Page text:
Luckily, although there is a stiff breeze coming down the Fjord, the water is calm and so there is no repeat of the falling down and lying still on the floor that poor Marilyn experienced on our trip to Picton. Instead we can try to absorb the full awesome majesty of this journey as the boat takes us out of the Sound and into the Tasman Sea and we can look back and see why Captain Cook passed this spot twice and missed the narrow opening. We see basking seals in three separate colonies and all sorts of sea birds feed in the rich waters. Sadly no dolphins today but the two and a half hour journey has so much to take the breath away that it doesn’t matter.
The only thing that begins to disturb me is seeing and hearing the constant drone of small aircraft and helicopters that are also making the trip from the little airport at Milford. I’m not sure how I square this with a local commitment to eco-tourism. But I have driven a car 3000 kms around New Zealand in order to see what I have seen and it would have taken an awful long time to walk and even more effort it seems to me to have cycled. It is a difficult one.
Talking of walking and cycling – we are met at the car park by a young German lad who enquires politely if we are going back to Te Anau.
“ Yes”, I reply, “ But I will be stopping along the way to do various small walks and so I don’t know how long it will take.”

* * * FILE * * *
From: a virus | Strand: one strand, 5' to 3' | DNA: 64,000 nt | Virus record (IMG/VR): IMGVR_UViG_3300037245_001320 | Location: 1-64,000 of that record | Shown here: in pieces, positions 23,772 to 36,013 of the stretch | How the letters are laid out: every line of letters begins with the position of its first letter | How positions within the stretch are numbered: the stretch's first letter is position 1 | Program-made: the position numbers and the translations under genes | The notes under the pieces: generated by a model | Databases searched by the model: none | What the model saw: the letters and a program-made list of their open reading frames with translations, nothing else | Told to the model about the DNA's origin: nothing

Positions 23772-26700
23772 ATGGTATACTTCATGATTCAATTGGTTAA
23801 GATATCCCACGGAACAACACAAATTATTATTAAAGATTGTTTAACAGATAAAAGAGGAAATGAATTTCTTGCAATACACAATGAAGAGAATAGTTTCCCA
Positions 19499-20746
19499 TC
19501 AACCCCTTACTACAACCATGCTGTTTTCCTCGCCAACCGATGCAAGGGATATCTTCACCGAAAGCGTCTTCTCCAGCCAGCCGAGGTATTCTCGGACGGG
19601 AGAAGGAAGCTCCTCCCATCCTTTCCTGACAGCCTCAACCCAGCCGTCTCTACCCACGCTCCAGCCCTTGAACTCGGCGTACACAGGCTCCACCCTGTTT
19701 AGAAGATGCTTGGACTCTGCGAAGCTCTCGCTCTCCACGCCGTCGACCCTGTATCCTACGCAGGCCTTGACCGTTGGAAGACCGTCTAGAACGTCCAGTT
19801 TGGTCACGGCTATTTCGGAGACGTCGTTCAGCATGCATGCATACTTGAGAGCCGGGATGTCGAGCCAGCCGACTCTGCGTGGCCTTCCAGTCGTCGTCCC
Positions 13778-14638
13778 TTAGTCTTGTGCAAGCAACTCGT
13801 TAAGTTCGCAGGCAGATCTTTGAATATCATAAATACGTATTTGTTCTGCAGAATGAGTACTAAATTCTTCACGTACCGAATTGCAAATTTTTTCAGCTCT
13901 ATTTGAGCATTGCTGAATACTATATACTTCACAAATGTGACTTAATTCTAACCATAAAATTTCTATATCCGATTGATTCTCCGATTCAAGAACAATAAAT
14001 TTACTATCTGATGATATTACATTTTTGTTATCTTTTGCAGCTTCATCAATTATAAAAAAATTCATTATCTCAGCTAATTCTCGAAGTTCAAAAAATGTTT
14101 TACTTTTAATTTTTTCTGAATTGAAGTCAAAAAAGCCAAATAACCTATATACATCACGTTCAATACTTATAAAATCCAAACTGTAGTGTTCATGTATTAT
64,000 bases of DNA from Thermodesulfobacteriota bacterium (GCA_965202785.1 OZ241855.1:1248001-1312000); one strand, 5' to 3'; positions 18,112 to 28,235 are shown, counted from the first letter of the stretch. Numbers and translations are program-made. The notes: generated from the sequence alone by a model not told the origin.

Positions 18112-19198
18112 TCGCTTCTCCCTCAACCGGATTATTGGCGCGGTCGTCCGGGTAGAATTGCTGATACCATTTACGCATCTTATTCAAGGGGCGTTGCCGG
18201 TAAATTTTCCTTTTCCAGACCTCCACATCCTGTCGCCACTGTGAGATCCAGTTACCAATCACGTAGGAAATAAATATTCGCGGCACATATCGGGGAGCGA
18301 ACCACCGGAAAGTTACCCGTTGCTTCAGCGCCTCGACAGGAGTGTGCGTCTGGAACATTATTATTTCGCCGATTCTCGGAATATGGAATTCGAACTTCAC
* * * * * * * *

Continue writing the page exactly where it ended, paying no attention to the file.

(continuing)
He wanders off to speak to his girlfriend who he had hidden and who seems to be sheepishly sidling away and we continue to pack the car. He soon returns.
“ Yes that would be good please. We come with you -yes – you take us to Te Anau – yes – and we enjoy the walking too – yes. We come now.”
If I could have taken a picture of Marilyn’s face it would have won a most shocked competition but having done a fair amount of hitching myself I accept his kind offer of company and proceed to unpack our loaded back seats into the boot to make space for the two Germans who it transpires are very nice people and have cycled or hitched here from Christchurch. So I hold a secret admiration for them. And they enjoy with us the walks around the waterfall at Lake Marian, The Gorge and the stop at Mirror Lakes. When we eventually reach Te Anau I recommend them to watch the film and tell them that we know the guy who manages the screenings.
That evening, over dinner, John tells us of a young German couple who had come into the cinema where he is working, claimed student poverty and blagued a big discount off the price of the screening. He had been so taken with their front he had obliged!